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Dawgs Return - With A Lively, New-All-Over Defense
Release: 04/02/2012
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April 2, 2012

By Gregg Bell
UW Director of Writing

SEATTLE - Sean Parker zoomed across the turf and stayed step for step with tight end Michael Hartvigson a corner route.

"GREAT coverage!" new defensive backs coach Keith Heyward yelled.

John Timu peeled back from his linebacker spot to intercept a pass over the middle thrown by a surprised Keith Price. Will Shamburger soared to intercept a pass from Derrick Brown. Then, with both the offense and defense roaring for the final, decisive play in the first mini-scrimmage of the Huskies' 2012 spring practice, safety Ken Egu tipped a pass to Matthew Lyons. The linebacker made an acrobatic interception to win the day for the defense.

The guys on D jumped up and down, barked and danced as coach Steve Sarkisian whistled the lively, two-hour morning practice to its completion.

Sure, it was only April, in no pads, on the back, East Field behind Husky Stadium's renovation.

But it was hopefully a sign of good things to come.

"They were pretty excited. And it's great for our defense, quite honestly," Sarkisian said Monday morning, after the first of 15 spring practices to kickoff his fourth year at UW. "It's about not only learning the defense but building some morale up on that side of the ball with some of those guys.

"It was great to see."

It was exactly what Sarkisian wants to see this year from a defense that has a young, new coordinator in Justin Wilcox, new defensive-line coach in Tosh Lupoi, new linebackers coach Peter Sirmon in with Wilcox from Tennessee, and Heyward up from Oregon State to lead the secondary.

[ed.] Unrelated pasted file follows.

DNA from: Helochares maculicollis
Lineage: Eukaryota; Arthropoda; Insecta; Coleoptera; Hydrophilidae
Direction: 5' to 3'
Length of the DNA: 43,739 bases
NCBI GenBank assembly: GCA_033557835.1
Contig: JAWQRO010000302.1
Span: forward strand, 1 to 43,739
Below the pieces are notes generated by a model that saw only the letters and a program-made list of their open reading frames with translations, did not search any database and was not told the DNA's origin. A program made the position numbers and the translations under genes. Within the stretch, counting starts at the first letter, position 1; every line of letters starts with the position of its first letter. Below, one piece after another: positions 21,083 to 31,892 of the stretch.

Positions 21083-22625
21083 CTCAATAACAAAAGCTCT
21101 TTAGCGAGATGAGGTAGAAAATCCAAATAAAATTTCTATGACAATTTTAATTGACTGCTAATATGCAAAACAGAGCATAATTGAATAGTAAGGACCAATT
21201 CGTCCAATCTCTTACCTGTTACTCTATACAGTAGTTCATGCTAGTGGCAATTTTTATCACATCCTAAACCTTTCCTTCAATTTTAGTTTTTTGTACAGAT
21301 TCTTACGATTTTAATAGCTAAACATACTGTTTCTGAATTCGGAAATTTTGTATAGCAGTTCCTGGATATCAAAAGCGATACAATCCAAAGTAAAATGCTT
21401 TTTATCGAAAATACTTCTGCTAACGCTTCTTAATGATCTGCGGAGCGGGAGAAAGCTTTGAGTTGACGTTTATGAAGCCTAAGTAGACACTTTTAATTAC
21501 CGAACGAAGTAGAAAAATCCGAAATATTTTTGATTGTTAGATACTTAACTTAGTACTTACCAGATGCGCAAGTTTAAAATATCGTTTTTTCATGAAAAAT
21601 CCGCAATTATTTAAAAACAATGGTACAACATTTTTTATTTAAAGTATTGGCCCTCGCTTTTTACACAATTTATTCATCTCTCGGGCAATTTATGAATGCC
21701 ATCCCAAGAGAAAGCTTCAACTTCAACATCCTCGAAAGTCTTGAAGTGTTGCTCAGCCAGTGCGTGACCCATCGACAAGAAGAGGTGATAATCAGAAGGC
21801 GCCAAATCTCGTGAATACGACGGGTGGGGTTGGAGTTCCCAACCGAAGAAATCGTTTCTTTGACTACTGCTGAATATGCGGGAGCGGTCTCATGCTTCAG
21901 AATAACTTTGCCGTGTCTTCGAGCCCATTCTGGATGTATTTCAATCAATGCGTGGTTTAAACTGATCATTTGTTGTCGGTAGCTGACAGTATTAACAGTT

Washington has invested in the four new defensive assistants. Their mission is clear: remake and re-tool that side of the ball. Price tied UW's 92-year-old school record with seven total touchdowns and Sarkisian's prolific Huskies scored 56 points Dec. 30 in San Antonio -- but they allowed 67 to Baylor in the highest-scoring regulation bowl game ever.

Sarkisian, a former college and pro quarterback and maestro of the offense, has been spending more time and effort with the defense in the early months of 2012. And that's not just because the team's new, tighter confines for practices amid the neighboring construction have the head man more centrally located than in Husky Stadium previously, allowing him to watch all drills.

"We are starting at ground zero on the defensive side of the ball," Sarkisian said before the debut Monday. "We have to teach every aspect from it, from stance and start and alignment and assignment."

The first impressions of the new defense, albeit in shorts and helmets: more multiple, 3-4 looks along the front with stand-up, pass-rush ends to get off the edges more quickly; tighter coverage on receivers coming off the line; aggressive plays on passes in flight.

Plus loud, excited - and young -- new coaches.

Wilcox is 35. He looks like the defensive version of the 38-year-old Sarkisian, down to Wilcox's team hoodie and black W visor with a red pen stuck out its back.

Lupoi is 30 with a young face and energy to match. He leaped and yelled and encouraged while continually running in and out of the defensive huddle in all black, including socks and shoes. The all-go assistant up from California in one of Sarkisian's January coaching coups spent 30 minutes on the field following practice working with starting tight end Austin Seferian-Jenkins on hand and footwork for defensive linemen.

Sirmon is 34, and like Wilcox is a native of the Northwest. Heyward is 35 and looks younger.